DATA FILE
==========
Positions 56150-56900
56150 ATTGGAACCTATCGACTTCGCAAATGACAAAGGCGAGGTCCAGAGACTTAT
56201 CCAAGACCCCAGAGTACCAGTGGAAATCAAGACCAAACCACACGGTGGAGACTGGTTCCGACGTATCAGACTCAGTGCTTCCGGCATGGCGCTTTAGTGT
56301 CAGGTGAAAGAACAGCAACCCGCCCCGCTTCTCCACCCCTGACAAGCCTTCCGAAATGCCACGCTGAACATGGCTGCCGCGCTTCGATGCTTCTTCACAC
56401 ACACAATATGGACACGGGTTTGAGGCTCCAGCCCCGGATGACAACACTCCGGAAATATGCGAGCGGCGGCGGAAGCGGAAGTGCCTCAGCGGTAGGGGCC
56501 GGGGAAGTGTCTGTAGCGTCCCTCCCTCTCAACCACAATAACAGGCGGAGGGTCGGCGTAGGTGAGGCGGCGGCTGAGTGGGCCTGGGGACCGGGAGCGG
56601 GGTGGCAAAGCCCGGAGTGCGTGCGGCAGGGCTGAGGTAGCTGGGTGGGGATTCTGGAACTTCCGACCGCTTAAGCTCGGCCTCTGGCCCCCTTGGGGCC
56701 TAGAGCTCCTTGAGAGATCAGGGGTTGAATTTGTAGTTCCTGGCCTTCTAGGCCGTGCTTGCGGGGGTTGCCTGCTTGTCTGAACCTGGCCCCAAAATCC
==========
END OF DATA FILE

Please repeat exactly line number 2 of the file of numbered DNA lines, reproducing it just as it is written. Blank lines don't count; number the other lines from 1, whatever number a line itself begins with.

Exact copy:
56150 ATTGGAACCTATCGACTTCGCAAATGACAAAGGCGAGGTCCAGAGACTTAT